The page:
Back when Ryan Lewis and Macklemore were writing the songs for their album The Heist, Ben Haggerty (Macklemore) was having a hard time coming up with the lyrics for “Same Love.” He finally decided on an idea of telling the story from a gay individual’s perspective. However, when he showed this to Ryan Lewis, Ryan shot it down immediately. He stated to Ben that there was no authenticity behind these words, and that if he really wanted to make an impact, he should tell it from his perspective. Ben rewrote the song with this in mind, taking his own perspective and feelings of support for the gay community and translating them musically. The song went on to be an anthem for the gay community and a banner for allies to rally under as they pushed harder to finally enact legal gay marriage in the United States.
As someone who likes to write in his free time, I always suffer trying to find how to write characters that aren’t the same background as me, whether it’s a different ethnicity or a different sexuality. To be honest, it genuinely is an impossible thing to try and do this by myself. I can’t understand the struggle or the abuse people have gone through for being gay because I’m just not. That is why I always talk to those around me from these backgrounds in order to help me understand on some scale, and then constantly keep the conversation going as I write. Any writer who is gay would far better be able to detail how that feels than me, and we should encourage them to write those feelings. However, for those of us that are allies, I feel that if we want to express these types of characters in the stories we tell, we have to make damn sure we do it right.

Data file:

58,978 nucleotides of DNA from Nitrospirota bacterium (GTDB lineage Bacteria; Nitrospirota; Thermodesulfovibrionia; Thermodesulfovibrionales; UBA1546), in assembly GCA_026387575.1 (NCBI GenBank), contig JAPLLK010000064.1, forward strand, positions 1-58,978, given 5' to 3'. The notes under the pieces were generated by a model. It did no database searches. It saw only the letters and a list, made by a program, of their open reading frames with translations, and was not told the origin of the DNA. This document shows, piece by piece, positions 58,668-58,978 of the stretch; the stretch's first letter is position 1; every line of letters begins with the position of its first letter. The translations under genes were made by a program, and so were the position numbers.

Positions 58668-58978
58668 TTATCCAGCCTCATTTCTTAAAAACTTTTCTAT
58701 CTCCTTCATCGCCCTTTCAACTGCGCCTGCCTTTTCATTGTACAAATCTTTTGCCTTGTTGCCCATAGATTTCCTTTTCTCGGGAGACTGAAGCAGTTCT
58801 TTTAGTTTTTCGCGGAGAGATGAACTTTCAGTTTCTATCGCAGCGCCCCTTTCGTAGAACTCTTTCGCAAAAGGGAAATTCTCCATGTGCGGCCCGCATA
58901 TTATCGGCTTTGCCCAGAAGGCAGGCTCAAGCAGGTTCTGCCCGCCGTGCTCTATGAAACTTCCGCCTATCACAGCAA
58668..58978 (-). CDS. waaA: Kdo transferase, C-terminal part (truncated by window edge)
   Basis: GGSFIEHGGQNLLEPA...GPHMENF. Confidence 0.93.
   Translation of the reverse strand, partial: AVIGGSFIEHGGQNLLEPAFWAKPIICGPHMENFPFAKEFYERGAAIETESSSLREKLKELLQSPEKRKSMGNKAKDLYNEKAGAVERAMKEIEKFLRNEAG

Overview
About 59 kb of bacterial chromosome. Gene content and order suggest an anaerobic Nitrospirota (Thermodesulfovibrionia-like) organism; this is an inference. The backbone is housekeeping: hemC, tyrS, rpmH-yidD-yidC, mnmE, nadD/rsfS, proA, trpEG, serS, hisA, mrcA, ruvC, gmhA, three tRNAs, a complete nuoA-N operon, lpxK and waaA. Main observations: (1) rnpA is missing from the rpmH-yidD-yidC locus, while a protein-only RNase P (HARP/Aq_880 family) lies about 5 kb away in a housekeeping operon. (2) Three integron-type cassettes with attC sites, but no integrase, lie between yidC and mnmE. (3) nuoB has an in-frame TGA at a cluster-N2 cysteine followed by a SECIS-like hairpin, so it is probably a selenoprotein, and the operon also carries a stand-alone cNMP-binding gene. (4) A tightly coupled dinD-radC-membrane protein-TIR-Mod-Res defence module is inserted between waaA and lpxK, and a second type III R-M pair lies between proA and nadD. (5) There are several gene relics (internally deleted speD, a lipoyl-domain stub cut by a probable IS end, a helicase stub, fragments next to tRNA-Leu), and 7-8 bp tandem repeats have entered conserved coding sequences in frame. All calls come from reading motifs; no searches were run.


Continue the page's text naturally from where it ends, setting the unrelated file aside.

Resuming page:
That is why I love My Brother’s Husband as a series. This short but endearingly sweet manga very much acts as an instructional guide for the ways allies can help and make the best of being the support class in the Equality Squad. Gengoroh Tagame in this manga shows people, such as myself, how to be that ally that the gay community needs, how to accept them and work with them to make a better place.